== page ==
James Hibbard says:
The issue of winter intensity is interesting. In the last ten to fifteen years there has been a marked shift away from the traditional long slow distance orthodoxy towards the belief that that one should generally undertake some intensity in the off-season. I too remember hearing training approaches in the early 1990s that suggested that one should never ride over say 60% of one’s max heart rate so as to avoid “damage to the capillaries,” or some other type of unsubstantiated harm. No matter what the specific harm was attributed to, underpinning the orthodox long slow distance position is the unfounded belief that any intensity in the off season would result in compromising the development to one’s aerobic foundations.
However, like many things, there is just enough truth in the idea of avoiding winter intensity that that is not a totally bankrupt concept. Indeed, it is the case that one’s body does need a period of rest from intensity, and one’s aerobic system does need to be developed through training at appropriately low heart rates. What you don’t need to worry about is that a small percentage of winter intensity will make it impossible to develop your aerobic system at the same time.
In terms of how to best implement the my second approach - namely, a block of training between your road and your track season. This will depend upon what your physiological limiters are. However, in general you will need to focus on endurance (rides of two to three hours depending upon the duration of your longest events), sub-threshold development (think tempo intervals), as well as doing some climbing which demands both lower cadences and slightly different muscles than are employed on the track.
I am a triathlete/tourer/cyclist and have been riding pretty solidly for 6/7 years. However, I am getting excruciating pain in the base of my neck, spine on the left hand side...This starts at about 6/7 miles and is unbearable at 15 miles. Once I pause riding the pain subsides very quickly but then comes back even quicker when I start to ride again.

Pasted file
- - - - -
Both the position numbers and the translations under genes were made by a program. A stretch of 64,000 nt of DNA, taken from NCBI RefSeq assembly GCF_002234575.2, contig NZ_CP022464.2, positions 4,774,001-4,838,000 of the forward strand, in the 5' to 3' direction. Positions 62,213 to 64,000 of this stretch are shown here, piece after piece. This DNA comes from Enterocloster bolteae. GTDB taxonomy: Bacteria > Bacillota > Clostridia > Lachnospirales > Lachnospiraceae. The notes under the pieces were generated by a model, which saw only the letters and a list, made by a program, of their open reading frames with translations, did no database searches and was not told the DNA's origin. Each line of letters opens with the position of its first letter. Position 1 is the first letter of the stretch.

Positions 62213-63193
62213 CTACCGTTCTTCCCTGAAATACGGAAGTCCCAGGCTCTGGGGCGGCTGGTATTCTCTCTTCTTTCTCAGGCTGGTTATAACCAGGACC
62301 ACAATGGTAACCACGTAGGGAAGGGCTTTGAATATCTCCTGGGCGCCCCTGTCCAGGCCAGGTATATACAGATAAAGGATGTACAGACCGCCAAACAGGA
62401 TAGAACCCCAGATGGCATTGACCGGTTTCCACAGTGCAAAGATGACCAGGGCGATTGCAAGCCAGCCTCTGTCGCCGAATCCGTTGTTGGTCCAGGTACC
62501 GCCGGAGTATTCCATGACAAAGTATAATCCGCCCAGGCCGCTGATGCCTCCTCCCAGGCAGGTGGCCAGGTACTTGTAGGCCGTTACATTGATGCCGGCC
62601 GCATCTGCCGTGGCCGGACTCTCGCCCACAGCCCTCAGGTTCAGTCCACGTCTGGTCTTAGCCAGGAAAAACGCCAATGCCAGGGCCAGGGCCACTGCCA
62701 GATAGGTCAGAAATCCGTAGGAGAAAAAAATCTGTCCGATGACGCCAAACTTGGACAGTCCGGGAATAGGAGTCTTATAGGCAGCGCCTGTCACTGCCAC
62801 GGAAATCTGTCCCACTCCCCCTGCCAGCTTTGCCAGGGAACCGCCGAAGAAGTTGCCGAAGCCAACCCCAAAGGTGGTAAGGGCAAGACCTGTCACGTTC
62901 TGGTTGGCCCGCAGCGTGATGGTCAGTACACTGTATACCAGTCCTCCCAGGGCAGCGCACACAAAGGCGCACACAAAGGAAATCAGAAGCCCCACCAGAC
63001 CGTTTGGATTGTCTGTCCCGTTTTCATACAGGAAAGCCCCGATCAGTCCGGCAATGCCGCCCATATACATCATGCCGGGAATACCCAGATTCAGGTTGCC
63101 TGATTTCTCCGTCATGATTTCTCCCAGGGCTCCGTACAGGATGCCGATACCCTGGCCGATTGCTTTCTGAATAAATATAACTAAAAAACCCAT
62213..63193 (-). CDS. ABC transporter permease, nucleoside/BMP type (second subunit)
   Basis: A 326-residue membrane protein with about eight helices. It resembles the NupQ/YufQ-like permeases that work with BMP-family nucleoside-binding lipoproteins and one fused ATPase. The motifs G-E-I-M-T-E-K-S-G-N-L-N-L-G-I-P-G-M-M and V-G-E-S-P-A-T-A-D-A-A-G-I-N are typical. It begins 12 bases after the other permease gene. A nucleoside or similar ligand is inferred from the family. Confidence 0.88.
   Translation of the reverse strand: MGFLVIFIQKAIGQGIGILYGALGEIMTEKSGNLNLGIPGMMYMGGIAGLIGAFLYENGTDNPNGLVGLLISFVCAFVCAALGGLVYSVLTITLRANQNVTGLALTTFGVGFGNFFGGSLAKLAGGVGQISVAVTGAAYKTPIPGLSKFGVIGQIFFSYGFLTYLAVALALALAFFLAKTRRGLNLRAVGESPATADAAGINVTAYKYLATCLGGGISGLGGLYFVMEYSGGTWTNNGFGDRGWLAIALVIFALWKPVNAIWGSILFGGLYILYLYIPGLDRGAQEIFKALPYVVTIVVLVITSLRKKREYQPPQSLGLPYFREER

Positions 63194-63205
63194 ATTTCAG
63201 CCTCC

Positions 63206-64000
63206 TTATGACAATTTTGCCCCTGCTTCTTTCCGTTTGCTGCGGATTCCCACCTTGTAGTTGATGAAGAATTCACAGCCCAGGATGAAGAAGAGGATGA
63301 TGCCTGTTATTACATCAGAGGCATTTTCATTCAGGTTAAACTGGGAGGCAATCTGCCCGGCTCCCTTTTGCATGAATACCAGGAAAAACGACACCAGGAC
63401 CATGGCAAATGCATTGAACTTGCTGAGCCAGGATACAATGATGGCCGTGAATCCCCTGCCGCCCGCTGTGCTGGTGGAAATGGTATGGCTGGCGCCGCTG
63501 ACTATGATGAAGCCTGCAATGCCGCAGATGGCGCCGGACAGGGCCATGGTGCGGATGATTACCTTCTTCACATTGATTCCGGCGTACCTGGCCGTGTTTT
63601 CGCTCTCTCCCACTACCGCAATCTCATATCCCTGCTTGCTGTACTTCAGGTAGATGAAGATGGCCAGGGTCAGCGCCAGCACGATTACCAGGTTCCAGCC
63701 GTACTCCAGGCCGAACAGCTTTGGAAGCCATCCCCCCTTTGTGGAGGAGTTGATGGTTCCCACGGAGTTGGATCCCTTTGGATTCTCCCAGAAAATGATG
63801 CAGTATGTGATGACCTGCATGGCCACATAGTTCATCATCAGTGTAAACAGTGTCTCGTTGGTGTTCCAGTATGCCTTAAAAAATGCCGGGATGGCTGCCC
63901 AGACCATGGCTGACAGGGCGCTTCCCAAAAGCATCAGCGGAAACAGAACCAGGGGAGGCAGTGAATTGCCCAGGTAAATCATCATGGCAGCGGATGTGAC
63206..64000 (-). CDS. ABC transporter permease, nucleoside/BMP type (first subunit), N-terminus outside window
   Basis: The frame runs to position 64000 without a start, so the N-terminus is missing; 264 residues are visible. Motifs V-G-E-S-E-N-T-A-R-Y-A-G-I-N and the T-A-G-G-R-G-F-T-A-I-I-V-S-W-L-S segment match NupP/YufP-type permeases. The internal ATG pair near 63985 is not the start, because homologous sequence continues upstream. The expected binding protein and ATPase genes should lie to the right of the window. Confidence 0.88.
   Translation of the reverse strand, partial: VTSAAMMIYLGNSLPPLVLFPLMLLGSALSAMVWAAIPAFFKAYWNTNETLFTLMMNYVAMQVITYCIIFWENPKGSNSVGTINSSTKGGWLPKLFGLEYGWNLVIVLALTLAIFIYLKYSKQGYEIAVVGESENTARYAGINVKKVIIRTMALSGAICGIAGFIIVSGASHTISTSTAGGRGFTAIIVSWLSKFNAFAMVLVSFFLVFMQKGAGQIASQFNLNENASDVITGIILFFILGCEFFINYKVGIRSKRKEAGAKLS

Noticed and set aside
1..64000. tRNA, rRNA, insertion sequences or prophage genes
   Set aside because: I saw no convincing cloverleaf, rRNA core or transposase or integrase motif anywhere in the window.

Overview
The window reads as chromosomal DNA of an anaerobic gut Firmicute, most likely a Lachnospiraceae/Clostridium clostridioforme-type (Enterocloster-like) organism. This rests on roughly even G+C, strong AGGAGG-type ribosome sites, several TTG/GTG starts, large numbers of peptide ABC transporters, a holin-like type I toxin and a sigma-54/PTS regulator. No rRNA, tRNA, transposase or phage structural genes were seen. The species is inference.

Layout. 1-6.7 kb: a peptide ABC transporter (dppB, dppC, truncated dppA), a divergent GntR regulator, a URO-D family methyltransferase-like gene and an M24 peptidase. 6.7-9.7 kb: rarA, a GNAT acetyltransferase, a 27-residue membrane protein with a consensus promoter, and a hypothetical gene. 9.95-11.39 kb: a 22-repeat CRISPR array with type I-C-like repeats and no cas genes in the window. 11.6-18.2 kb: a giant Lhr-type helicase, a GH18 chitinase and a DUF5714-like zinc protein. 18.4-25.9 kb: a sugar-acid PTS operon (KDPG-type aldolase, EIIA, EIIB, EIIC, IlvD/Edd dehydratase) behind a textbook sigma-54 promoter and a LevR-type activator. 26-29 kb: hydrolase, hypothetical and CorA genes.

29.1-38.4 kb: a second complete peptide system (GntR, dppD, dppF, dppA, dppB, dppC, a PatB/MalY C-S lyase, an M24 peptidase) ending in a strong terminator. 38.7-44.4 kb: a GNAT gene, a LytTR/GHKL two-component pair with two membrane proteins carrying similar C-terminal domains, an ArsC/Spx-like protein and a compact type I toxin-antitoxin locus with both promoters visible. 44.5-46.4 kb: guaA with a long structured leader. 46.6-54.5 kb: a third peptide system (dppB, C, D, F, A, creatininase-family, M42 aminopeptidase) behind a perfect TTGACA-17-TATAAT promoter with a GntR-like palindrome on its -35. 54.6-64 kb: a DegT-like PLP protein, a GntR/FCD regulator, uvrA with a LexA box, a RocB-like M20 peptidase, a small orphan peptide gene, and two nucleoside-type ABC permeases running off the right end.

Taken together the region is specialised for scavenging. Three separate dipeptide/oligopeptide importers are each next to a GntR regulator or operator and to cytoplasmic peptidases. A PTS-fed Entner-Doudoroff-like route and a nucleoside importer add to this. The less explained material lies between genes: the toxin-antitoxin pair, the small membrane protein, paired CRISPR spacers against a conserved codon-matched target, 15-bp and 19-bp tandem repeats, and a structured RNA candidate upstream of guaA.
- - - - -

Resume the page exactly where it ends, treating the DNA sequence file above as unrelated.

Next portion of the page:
It is a deep burning pain throughout my left trap and a sharp pain in my spine on the same side that gets worse when I twist to look over my right shoulder.. It is not a dull pain or ache,. it is incapacitating...I cannot 'ride through' the pain...I do not believe it is a fitness issue.
I have tried various bike sizes and tweaks but it is always the same result. I have tried a myriad of seat and bar positions. Currently my seat and bars are roughly parallel as I am trying to take off as much pressure from my neck as possible but regardless it makes no difference.
I have had x-rays/MRI scans which come back clear. I have also been seeing an osteopath who is doing a great job of loosening my back and neck and improving my posture but it is having no effect on my neck pain. My osteopath recommends moving to a mountain bike and getting one where the handlebars are substantially higher than my seat...but I am a road cyclist, mountain biking is not my sport!!
I have not been for a full bike fitting (cadence sports has been recommended) as I am not sure it will make a difference.
And it doesn’t matter what cycling I do, cruising, touring or racing it’s the same..The only difference I can spot is that it is slightly worse when I go uphill.
Have you come across this problem before and could you recommend a bike fitter or physio who specialises in cycling. I am trying not to quit cycling but when my body wants to do 50-70 mile bike rides and my neck is saying I can only do 10-15 its demoralising. My wife is a keen cyclist and I have many friends who cycle but I can’t ride with them. I'm at my wits end!!!!
What is most frustrating is that I have not come across anyone else who has the same problem.
Any help would be greatly appreciated!
Steve Hogg says:
If the MRI's show no problem, then it is almost certainly not a neck problem per se, but a matter of how you load it when cycling. That means that there is an issue with your bike position or the way that you function when cycling. Or perhaps both.
I need more information and don't just rattle off the answers, have some one observe you and confirm or otherwise what you think or feel.